Optical storage is more than a hard drive

Optical storage is one of the finest storage solutions ever developed and is superb for protecting important data. We thought we had better say that at the outset because you might get the feeling we are out to trash the technology in a few minutes.

Hard drives have a basic set of specifications

and firms like Hitachi, Western Digital, Seagate and others simply focus on producing the spinning jewels. They knock out tiny ones, ultra fast units, huge capacity drives. They are put into your camera, your car, your PC (obviously), your music pod, your TV recorder and darn near every information and entertainment device you can think of.

Super creative people keep figuring out how to pack more data in a smaller space, make them more rugged, advancing their read/write speed and making them cheaper and cheaper.

To us solution providers a hard drive…is a hard drive…is a hard drive.

Not so with optical !!

We had MO, we have CD, we have DVD (+/-R, RW, RAM, DL). Now we have whole new set of acronym technologies jockeying for our attention.

We start with a singular writing/reading technology — blue laser. But immediately we have two paths — consumer applications and business applications. These paths divide into two additional paths — Blu-Ray and HD DVD or AOD (advanced optical disc) and UDO (ultra density optical) and Professional Disc for Data respectively.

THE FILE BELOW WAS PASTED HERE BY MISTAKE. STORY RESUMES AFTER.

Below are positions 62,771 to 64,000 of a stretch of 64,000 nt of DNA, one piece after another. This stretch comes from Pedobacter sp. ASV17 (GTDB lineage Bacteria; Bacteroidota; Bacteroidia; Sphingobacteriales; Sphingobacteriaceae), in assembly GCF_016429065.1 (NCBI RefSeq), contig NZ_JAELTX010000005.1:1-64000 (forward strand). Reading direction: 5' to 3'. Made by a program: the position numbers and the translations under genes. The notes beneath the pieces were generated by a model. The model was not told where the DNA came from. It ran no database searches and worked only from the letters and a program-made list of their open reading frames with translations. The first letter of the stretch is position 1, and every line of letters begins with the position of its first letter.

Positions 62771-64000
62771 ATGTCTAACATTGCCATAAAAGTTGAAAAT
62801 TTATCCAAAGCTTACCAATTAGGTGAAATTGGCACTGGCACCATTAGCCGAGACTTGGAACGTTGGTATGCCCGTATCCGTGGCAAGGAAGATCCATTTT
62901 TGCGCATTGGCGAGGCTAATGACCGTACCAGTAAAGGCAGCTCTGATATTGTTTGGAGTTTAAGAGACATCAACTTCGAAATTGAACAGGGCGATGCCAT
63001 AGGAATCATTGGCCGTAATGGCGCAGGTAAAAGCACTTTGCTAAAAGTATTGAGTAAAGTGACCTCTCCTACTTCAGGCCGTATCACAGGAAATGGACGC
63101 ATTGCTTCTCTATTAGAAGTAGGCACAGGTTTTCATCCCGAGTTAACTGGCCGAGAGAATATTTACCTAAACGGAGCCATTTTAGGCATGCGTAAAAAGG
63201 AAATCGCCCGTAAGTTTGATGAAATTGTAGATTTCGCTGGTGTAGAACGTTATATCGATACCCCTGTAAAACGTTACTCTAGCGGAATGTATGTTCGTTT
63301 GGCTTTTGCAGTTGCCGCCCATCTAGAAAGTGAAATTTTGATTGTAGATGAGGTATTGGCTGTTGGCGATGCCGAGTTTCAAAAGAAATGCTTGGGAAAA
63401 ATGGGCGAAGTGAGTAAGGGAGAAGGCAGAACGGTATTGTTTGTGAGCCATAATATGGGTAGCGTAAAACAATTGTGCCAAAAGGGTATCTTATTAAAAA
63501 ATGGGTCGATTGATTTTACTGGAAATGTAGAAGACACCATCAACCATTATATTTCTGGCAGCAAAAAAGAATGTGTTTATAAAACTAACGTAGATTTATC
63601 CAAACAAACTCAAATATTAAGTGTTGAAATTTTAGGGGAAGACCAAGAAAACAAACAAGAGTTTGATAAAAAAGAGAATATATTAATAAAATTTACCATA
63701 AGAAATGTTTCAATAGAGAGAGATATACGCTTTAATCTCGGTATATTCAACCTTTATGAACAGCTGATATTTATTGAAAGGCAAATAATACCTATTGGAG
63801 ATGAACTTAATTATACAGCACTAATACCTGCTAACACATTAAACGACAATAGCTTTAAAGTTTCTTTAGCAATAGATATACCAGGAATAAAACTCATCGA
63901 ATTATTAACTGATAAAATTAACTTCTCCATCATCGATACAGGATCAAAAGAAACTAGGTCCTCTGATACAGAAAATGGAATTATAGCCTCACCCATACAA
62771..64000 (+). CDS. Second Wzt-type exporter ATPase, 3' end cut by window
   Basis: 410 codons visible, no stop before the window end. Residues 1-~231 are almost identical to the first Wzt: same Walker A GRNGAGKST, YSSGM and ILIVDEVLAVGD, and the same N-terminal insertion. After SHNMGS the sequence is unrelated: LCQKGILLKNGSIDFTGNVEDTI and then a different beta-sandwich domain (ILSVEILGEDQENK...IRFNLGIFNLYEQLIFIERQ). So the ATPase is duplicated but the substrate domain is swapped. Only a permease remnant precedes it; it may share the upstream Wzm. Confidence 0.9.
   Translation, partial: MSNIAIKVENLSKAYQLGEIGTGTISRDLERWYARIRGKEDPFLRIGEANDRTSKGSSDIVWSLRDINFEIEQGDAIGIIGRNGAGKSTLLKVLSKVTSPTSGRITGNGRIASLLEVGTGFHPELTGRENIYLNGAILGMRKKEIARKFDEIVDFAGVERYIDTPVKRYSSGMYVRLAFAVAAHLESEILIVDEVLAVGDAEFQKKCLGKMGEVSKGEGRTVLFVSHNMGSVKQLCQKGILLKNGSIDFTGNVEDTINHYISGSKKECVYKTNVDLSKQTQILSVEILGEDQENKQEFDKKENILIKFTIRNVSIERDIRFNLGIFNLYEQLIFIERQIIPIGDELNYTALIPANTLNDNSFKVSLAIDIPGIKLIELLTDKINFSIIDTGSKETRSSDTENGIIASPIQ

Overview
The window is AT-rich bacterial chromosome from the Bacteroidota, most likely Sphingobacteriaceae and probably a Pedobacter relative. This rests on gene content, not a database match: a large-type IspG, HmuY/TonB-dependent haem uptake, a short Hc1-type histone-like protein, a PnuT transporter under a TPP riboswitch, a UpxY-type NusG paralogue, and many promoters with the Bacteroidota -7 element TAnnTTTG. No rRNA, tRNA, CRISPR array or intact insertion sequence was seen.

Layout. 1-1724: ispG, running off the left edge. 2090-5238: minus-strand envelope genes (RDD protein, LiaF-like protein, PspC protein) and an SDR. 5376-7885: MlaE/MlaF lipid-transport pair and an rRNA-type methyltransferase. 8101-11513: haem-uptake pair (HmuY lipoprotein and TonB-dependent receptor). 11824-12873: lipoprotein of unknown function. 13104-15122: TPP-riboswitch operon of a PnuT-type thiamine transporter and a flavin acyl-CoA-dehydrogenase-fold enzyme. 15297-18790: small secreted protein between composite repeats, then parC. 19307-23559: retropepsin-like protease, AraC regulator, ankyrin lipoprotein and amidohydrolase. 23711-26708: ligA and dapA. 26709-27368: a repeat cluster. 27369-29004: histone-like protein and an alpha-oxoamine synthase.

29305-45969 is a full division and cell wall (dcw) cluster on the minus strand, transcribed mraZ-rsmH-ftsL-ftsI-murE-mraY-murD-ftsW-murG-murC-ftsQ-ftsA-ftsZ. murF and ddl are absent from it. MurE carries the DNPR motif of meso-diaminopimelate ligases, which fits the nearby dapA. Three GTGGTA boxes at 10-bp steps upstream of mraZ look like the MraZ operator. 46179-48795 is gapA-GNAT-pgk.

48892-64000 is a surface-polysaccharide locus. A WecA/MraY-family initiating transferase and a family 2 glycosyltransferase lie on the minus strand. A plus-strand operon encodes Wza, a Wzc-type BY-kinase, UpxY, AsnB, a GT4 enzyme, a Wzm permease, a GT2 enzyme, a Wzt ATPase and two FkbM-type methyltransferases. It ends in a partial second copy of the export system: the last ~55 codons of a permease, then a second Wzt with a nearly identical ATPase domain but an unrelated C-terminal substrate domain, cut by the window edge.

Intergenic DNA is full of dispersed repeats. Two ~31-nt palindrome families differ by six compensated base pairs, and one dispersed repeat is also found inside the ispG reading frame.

But at the end of the day they are all big data bit buckets designed to store mega-, giga-, tera-, peta- and beyondbytes of data.

The big picture

According to some industry analysts 40 per cent of the computer-oriented spending is in storage. This doesn’t even take into account all of the CE devices that have storage designed in.

Storage solutions — HD or optical based — don’t exist in a horizontal or vertical scaleable plane. End user priorities and requirements are three-dimensional. There are market niches, applications and a relative importance attached to each of the requirements the end user has for his/her data storage. These factors are much more important than a specific storage technology.

As the mountains of content and data increase exponentially (just considering images in people have to make important decisions on how to store and access the information. It isn’t a decision that people can afford to take lightly.

Optical belongs in the picture

Over the years optical technology has proven its value as a random-access writable technology.